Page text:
Dell DA200 USB-C adapter and USB autosuspend

Updated: 2016-12-31

I recently purchased a Dell DA200 USB-C adapter to have Ethernet without needing to sacrifice one of the two regular USB 3 ports. Debian Testing picks it up just fine, according to dmesg:

[    2.167530] usb 4-1.4: new SuperSpeed USB device number 3 using xhci_hcd
[    2.184448] usb 4-1.4: New USB device found, idVendor=0bda, idProduct=8153
[    2.184452] usb 4-1.4: New USB device strings: Mfr=1, Product=2, SerialNumber=6
[    2.184454] usb 4-1.4: Product: USB 10/100/1000 LAN
[    2.184456] usb 4-1.4: Manufacturer: Realtek

However, within minutes of hooking it up I noticed my Ethernet interface going down and coming up again every X seconds. I had read about early adopters experiencing all kinds of weirdness with USB-C adapters, so I wasn't too surprised, however, I expected USB-C support to be more mature (at this time Testing uses a 4.6 kernel). So I went looking under the hood.

Digging into the problem

Dmesg -l err quickly brought a possible culprit to light:

[    5.402198] usb 4-1.4: usb_reset_and_verify_device Failed to disable LTM

This error kept popping up - like every 15 seconds. Looking online you get all kinds of advice, from using a powered USB-C hub, to making sure the USB-C port doesn't get its power cut off. Digging deeper it turned out multiple people seemed to have this issue, which went away when they disabled the USB autosuspend functionality. Since disabling that hurts your battery life, that was not an option - at least, not completely.

TLP to the rescue

I rely on TLP for most of my powersaving measures, but I also use udev to implement some additional tidbits (among which a thorough USB autosuspend). I won't lie - I first tried writing udev rules to disable powersaving specifically on the the buses/devices the USB-C adapter uses, but that did not work out, so I turned to my old friend TLP. As luck would have it, TLP has a simple solution - called USB_BLACKLIST and readily configurable through /etc/default/tlp. It allows you to list the device IDs, which you get by consulting lsusb:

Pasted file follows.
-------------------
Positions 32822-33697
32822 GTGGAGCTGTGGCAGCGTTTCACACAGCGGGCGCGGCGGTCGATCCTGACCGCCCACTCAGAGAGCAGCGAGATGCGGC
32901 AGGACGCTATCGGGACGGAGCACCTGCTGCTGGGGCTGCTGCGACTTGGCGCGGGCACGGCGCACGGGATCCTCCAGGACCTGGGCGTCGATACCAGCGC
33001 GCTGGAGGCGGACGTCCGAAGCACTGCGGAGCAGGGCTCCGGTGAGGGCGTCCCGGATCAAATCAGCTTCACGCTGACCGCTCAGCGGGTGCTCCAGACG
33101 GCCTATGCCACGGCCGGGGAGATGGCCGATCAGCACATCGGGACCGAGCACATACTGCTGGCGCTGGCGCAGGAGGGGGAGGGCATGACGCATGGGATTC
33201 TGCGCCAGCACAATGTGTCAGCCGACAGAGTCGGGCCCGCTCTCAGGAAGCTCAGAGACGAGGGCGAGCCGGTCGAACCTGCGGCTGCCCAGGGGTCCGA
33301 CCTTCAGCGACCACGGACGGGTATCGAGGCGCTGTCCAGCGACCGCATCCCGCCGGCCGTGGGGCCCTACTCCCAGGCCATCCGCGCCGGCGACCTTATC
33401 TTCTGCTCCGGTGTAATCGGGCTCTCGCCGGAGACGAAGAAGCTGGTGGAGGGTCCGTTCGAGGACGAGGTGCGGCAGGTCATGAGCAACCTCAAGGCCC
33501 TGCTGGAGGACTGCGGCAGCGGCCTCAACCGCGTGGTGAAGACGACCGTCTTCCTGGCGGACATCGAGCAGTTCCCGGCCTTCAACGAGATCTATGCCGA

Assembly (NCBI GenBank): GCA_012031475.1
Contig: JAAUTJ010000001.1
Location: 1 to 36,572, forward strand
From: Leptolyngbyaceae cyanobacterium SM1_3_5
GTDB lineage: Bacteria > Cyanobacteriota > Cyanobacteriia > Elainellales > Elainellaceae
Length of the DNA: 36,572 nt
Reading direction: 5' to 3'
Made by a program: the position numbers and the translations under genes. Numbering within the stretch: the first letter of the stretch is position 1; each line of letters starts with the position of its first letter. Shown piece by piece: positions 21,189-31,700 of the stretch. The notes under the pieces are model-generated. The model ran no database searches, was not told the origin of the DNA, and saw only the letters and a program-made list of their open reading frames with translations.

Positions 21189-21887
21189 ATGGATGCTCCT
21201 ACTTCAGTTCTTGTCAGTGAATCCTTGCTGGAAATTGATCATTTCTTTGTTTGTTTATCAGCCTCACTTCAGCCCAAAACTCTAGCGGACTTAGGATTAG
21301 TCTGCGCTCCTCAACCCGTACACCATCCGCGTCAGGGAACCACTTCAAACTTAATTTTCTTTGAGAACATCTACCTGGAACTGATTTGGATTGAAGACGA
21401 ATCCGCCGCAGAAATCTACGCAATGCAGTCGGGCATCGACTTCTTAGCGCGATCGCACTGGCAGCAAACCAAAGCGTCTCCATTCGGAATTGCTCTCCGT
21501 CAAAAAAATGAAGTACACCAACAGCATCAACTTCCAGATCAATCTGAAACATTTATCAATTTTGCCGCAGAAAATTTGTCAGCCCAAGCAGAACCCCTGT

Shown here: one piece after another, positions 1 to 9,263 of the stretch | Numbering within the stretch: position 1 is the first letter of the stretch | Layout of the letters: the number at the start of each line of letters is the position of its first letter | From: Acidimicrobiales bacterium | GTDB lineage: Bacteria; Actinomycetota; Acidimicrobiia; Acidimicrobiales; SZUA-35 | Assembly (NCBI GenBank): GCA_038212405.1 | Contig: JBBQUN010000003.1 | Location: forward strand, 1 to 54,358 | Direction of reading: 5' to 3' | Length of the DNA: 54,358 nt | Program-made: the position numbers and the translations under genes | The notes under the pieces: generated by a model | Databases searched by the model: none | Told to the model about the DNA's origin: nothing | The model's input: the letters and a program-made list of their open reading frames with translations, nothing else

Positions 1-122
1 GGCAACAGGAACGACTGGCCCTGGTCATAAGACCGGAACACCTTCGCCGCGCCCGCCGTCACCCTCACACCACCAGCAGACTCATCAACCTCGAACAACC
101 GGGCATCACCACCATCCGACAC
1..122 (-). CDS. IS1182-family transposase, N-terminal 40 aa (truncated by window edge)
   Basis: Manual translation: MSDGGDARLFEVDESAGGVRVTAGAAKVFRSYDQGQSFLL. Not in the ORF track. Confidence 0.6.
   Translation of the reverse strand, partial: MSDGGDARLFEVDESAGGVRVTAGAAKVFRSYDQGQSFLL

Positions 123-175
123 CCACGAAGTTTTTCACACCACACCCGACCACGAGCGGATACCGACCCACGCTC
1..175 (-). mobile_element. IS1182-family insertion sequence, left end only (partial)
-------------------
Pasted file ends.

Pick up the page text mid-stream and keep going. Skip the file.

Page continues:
$ lsusb
Bus 004 Device 004: ID 0bda:8153 Realtek Semiconductor Corp. 
Bus 004 Device 002: ID 05e3:0617 Genesys Logic, Inc. 
Bus 004 Device 001: ID 1d6b:0003 Linux Foundation 3.0 root hub
Bus 003 Device 003: ID 0835:2a01 Action Star Enterprise Co., Ltd 
Bus 003 Device 002: ID 05e3:0610 Genesys Logic, Inc. 4-port hub
Bus 003 Device 001: ID 1d6b:0002 Linux Foundation 2.0 root hub
Bus 002 Device 001: ID 1d6b:0003 Linux Foundation 3.0 root hub
Bus 001 Device 003: ID 0bda:5682 Realtek Semiconductor Corp. 
Bus 001 Device 002: ID 8087:0a2b Intel Corp. 
Bus 001 Device 001: ID 1d6b:0002 Linux Foundation 2.0 root hub

As you can see, the Realtek device is 0bda:8153, so that goes into the blacklist, a reboot (or a sudo udevadm control --reload-rules) and the Ethernet adapter should behave just fine, while your other USB devices still get put to sleep when they're not in use.

As an aside, I had a similar issue with my desktop - the LCD has 2 USB 2.0 ports, which I use to connect my keyboard and mouse; once I blacklisted the LCD's USB ID any responsiveness problems were gone. USB sticks plugged into the monitor got recognised as well after.